As we head into the holiday season, no one wants to think about income taxes. But tax season is just around the corner, and since income property investments qualify for a long list of deductions, there are some changes to the tax code for 2013 that are worth planning for.
One of the benefits of investing in income property is the tax breaks available to investors, ranging from mortgage interest to home office supplies. While that basic package remains in place, every tax year brings some changes to the existing regulations that can affect property owners, whether they own just one rental property or many.
Among the changes are amended tax rates for very high-income taxpayers and new qualifications for the alternative minimum tax, which are not directly related to investments. But other changes aimed at investors, business owners and entrepreneurs could affect the way landlord/investors report income and claim deductions this year.
The Medicare Surtax on Investment Income
The Medicare surtax on investments has been around for a while. But the Affordable Care Act added a new surtax of 3.8 percent on some investment income that exceeds a specified threshold. For purposes of the surtax, net investment income is defined as interest and dividend income, as well as rental income from investment property. and gains from the disposal of certain kinds of property.
The Adjusted Gross Income threshold for the surtax is relatively low, at $250,000 for joint returns, $125,000 for spouses filing separately, or $200,000 for a single head of household. To avoid the tax, income tax specialists advise finding ways to lower the AGI before the end of the year to an amount below that thresh hold.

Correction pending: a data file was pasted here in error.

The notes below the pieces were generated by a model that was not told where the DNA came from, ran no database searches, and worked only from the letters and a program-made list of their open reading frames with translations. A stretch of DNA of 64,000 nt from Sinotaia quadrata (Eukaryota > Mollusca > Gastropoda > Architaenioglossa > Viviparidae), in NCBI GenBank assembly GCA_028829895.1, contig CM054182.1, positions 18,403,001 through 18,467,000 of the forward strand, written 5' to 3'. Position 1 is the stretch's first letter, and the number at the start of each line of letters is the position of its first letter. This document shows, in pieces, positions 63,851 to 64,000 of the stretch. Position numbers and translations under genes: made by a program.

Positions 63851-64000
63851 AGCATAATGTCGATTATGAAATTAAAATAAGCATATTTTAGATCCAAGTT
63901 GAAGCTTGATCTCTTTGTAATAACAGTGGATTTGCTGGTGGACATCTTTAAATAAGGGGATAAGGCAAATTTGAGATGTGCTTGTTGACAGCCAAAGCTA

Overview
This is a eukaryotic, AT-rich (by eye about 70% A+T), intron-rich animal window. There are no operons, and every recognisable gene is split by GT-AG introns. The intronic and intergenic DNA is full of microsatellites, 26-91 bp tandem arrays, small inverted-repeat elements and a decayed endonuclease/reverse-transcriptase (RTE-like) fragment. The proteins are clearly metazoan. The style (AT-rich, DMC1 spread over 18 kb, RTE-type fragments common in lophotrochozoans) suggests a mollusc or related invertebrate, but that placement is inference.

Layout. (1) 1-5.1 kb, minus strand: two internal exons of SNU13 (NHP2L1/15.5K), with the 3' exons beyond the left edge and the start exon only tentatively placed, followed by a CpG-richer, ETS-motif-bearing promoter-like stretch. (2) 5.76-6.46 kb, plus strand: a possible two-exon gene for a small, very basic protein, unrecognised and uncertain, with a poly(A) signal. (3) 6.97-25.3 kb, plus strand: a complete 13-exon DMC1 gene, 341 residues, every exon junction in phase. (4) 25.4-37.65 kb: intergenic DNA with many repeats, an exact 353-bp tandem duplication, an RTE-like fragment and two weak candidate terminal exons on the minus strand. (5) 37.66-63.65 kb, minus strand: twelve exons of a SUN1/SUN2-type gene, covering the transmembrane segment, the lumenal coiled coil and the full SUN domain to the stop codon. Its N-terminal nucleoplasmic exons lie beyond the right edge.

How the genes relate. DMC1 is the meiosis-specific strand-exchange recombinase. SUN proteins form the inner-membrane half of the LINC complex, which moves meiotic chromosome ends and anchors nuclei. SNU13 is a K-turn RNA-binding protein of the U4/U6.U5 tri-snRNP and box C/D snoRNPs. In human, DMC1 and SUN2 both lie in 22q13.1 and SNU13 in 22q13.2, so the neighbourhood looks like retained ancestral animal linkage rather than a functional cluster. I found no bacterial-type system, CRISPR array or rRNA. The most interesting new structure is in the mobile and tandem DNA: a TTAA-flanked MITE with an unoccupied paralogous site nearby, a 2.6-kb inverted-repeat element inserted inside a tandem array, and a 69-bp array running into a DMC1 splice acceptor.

For qualified assets including real estate acquired and in use through December 31 2012, the new code allows an additional first year depreciation allowance of 50% — but that’s limited to only new assets. The bonus depreciation allowance expires on December 31 2013, though – so it’s wise to get assets working before the end of the year in order to qualify for the deduction.
Other tax breaks for investors, such as the mortgage interest deduction and the usual write offs for repairs, maintenance and depreciation, as well as an investor’s own home office, still apply. Real estate experts advise investors and entrepreneurs to consult a qualified tax professional for the latest information and help in claiming all possible deductions. But the long list of deductions and exemptions available to real estate investors offer even more reasons to build wealth in income property, as Jason Hartman recommends. (Top image: Flickr/Flikkesteph)
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